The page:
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How to stop condensation in a loft

Updated February 21, 2017

Due to the position of the loft at the top of your house, moist air from below can seep into the space and condense underneath the roof. Unfortunately, this condensation can lead to mould and mildew growth, wood rot, insect infestation, and warped loft floors. There are, however, steps you can take to stop condensation in your loft.

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  1. Increase ventilation in the loft. For proper ventilation, lofts and attics require 30 cm (1 foot) square of unobstructed ventilation area for each 46 metres (150 feet) square of loft area. Common loft and attic vent types include eave, gable, turbine, roof and continuous ridge.

  2. Increase circulation. Circulation and ventilation go hand-in-hand. To increase circulation in your loft, consider running an attic fan. You should also consider installing an exhaust fan in areas of your house where moisture is high, such as bathrooms, utility rooms and kitchens.

  3. Seal cracks in the loft. Condensation will occur in your loft if moist air is leaking into the loft. Check the areas where the wall meets the floor and ceiling, and make sure that any soil and vent pipes that pass through the roof space are sealed. In addition, if you have a loft trap door, make sure the lid sits firmly on a draught excluder or rubber beading.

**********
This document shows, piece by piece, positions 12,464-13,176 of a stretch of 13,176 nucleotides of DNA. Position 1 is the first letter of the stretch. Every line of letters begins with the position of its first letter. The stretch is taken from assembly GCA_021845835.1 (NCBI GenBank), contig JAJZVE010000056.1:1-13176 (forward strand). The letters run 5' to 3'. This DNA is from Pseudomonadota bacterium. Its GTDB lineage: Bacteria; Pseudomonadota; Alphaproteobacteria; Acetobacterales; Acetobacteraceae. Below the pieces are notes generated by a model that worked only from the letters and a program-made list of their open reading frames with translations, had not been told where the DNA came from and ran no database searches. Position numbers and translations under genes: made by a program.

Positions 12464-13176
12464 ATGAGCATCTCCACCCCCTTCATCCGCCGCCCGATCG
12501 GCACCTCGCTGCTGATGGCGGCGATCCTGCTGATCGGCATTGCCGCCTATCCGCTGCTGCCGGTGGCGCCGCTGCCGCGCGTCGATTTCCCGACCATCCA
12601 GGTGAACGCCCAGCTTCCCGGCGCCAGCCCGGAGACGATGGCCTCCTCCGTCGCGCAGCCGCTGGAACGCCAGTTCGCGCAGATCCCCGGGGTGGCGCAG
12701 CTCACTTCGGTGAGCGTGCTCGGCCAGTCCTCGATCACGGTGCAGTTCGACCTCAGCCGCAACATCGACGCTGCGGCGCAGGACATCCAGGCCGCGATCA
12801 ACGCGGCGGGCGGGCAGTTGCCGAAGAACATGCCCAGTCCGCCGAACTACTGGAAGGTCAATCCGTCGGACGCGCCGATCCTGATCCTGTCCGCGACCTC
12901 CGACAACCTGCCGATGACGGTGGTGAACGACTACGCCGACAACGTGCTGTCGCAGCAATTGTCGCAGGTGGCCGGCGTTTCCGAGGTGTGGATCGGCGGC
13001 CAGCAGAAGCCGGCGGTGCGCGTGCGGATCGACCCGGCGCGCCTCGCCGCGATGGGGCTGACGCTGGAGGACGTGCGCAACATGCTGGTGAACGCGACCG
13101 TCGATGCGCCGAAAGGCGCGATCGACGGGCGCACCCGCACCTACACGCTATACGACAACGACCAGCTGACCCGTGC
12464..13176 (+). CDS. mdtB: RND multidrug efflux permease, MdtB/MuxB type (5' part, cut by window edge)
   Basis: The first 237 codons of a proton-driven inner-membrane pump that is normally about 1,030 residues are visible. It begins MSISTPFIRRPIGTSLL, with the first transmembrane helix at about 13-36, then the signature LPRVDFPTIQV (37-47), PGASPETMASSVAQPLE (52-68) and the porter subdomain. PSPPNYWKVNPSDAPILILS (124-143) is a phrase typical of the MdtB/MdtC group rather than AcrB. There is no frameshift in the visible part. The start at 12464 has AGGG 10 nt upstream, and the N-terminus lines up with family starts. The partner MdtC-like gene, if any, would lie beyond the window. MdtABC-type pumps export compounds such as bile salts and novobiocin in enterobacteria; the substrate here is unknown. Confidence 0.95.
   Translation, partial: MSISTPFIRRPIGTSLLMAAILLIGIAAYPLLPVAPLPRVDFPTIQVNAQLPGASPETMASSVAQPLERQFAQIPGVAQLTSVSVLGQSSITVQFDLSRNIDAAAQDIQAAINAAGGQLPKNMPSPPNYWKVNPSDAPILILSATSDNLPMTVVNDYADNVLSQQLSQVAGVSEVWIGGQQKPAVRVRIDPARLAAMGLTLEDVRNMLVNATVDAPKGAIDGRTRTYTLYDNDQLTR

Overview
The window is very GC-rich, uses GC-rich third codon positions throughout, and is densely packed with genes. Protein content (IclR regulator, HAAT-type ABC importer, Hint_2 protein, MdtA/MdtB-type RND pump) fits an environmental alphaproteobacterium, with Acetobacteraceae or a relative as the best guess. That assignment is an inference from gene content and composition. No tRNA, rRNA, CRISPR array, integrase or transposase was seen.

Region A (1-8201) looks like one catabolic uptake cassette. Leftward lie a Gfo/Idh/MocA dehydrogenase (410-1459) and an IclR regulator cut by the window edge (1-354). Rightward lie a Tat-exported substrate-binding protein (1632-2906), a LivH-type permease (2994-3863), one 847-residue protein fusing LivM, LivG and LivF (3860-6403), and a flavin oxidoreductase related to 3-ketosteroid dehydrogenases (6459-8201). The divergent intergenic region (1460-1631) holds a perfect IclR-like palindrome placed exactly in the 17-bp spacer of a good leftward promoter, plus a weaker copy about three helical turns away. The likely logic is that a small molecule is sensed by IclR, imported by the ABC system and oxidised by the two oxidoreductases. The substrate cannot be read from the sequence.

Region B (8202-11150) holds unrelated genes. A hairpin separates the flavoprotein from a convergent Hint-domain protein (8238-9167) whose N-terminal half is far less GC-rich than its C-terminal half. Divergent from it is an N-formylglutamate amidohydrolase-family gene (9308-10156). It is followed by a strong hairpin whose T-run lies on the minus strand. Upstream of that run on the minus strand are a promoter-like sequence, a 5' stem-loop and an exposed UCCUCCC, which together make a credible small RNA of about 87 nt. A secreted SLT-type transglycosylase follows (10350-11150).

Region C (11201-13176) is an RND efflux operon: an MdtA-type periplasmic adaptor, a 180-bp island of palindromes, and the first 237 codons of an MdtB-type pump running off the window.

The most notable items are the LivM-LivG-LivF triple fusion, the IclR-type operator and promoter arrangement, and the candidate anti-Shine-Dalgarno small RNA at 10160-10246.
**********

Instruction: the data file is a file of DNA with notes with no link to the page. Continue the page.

4. Reduce moisture in your home. To reduce the moisture in the air of your home, consider running an air conditioner during the warm months and a dehumidifier during the cold months. Keep the relative humidity in your home between 30 and 50 per cent to avoid problematic condensation. You can buy a relative humidity gauge at your local DIY shop.

  5. Install skylight windows in the loft. Windows create a buffer between the cold air outside and the warmer air inside, thus reducing the chance of condensation. This is important because condensation on the surface of loft windows can damage the walls and ceilings around the window.

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Things You'll Need

  • Vents
  • Fan
  • Dehumidifier
  • Air conditioner
  • Relative humidity gauge
  • Skylight windows

About the Author

Thomas King is a graduate of the University of Pittsburgh School of Law where he served as managing editor of the "Pittsburgh Journal of Environmental and Public Health Law." He currently lives in Aberdeen, Washington where he writes and practices law.

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